Sea trials of a novel air lubrication technology indicate efficiency improvements of more than 4 percent. The trials took place on Amalienborg, a 40,000dwt product tanker owned by Danish shipping company Dannebrog, and were independently verified by Lloyd's Register.
"This is a landmark moment for the development of our air lubrication technology, confirming it as a commercially viable solution for reducing fuel costs and emissions," said Noah Silberschmidt, CEO of Silverstream Technologies, the company behind the system.
The trials showed net average energy efficiency savings of 4.3% and 3.8% for the vessel in ballast and laden conditions respectively. These figures represent an average over the course of each trial, including optimal and non-optimal air flows. Silverstream, and its partner Shell, believe that a fully optimised system could deliver more than 5% savings when deployed on a full-bodied vessel with a large flat bottom.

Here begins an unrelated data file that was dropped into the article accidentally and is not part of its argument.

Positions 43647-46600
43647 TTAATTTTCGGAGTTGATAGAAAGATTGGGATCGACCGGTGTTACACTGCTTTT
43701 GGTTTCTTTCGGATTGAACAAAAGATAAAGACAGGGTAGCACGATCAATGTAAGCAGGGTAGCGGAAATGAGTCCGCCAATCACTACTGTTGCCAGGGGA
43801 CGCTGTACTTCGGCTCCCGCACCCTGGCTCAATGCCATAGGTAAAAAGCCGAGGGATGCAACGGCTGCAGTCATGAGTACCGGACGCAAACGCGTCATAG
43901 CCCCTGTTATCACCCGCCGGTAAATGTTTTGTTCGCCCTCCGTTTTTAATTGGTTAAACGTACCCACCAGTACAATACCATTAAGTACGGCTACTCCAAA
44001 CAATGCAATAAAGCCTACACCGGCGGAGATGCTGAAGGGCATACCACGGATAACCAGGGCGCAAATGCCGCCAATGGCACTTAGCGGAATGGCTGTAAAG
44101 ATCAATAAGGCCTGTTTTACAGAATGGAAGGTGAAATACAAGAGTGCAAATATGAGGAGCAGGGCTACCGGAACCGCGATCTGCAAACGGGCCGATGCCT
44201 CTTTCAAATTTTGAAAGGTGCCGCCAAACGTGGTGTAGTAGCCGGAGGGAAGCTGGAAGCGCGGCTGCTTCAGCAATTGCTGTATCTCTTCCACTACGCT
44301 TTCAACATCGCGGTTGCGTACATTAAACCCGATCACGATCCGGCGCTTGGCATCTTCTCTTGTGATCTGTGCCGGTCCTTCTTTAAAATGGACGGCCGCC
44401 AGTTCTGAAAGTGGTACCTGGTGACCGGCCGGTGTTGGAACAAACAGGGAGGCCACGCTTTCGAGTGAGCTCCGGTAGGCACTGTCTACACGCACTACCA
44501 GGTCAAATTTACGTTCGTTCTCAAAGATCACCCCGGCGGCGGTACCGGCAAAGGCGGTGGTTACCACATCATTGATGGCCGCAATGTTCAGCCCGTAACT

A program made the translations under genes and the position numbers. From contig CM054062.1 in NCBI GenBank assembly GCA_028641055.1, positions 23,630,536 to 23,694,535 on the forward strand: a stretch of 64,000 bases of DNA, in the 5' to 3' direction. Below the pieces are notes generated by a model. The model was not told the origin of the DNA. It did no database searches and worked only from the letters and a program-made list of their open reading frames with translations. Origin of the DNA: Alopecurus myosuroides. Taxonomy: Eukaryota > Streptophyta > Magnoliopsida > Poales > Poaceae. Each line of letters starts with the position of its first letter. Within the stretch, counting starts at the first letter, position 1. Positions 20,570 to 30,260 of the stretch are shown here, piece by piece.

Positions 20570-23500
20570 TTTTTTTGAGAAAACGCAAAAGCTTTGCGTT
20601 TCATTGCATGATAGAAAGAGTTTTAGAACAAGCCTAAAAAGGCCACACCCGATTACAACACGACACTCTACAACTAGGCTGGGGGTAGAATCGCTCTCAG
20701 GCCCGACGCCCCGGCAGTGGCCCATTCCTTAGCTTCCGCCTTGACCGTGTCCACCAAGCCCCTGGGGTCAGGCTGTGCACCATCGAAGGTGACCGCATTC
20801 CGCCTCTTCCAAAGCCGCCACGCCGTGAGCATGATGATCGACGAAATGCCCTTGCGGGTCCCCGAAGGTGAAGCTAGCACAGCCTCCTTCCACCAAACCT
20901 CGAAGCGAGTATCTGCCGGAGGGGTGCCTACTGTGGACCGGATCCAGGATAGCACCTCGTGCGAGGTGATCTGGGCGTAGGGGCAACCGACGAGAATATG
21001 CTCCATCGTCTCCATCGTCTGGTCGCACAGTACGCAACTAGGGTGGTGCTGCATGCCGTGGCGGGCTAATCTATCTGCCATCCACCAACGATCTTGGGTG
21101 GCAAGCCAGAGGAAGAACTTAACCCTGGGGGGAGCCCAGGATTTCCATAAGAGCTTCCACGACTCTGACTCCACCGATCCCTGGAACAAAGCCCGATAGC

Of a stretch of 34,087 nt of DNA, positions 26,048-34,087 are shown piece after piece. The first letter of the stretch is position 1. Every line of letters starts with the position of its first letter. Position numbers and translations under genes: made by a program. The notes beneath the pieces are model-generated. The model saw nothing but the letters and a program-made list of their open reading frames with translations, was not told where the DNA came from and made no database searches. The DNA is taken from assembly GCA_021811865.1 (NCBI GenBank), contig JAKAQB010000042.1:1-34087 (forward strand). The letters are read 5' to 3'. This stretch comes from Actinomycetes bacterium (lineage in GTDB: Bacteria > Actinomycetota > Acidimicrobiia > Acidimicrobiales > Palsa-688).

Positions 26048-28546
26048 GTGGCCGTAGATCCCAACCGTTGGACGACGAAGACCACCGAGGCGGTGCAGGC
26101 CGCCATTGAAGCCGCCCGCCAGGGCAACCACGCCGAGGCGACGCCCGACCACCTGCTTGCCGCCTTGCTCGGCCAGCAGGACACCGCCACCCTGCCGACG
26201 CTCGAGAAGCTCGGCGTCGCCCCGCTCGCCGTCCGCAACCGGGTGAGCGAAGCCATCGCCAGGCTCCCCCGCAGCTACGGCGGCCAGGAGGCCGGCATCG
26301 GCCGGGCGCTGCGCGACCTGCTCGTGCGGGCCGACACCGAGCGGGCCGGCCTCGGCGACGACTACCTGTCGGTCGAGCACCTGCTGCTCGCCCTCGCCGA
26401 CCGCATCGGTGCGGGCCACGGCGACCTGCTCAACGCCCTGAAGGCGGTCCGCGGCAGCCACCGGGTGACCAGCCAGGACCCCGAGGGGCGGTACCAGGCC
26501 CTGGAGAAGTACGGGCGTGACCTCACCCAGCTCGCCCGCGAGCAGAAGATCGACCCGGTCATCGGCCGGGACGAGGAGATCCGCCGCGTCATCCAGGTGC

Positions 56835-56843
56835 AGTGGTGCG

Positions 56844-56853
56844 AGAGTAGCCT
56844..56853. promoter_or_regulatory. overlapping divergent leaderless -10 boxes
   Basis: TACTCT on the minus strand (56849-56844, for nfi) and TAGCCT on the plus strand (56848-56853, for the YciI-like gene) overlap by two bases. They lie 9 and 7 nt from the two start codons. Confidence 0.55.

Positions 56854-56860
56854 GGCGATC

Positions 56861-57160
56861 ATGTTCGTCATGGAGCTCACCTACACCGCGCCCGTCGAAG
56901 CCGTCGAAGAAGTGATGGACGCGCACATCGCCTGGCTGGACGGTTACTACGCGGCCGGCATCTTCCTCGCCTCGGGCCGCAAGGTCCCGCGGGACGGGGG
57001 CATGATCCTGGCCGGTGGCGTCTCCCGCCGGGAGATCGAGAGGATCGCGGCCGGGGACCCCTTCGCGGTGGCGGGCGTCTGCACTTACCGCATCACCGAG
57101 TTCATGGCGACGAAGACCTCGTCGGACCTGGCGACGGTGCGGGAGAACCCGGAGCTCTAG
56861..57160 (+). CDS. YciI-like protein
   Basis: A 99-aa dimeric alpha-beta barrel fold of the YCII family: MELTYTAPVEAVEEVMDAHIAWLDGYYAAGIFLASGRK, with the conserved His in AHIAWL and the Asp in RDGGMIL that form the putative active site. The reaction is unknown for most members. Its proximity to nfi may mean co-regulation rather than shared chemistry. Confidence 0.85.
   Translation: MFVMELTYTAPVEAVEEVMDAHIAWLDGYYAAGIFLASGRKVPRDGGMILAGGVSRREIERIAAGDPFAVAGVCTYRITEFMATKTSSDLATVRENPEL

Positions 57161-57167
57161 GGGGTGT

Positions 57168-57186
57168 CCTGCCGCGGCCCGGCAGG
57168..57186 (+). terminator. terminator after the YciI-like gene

Silverstream works by producing a thin layer of micro-bubbles that create an 'air carpet' along the flat bottom of the ship. This reduces the frictional resistance between the water and hull and improves the vessel's operational efficiency, reducing fuel consumption and associated emissions. It can be installed during newbuild, or retrofitted to an existing ship as was the case for Amalienborg.
A BMT SmartAccess and SmartVessel performance monitoring system was fitted to the vessel to record data from the trials. This will continue to monitor the system's performance over the next 12 months during normal shipping operations.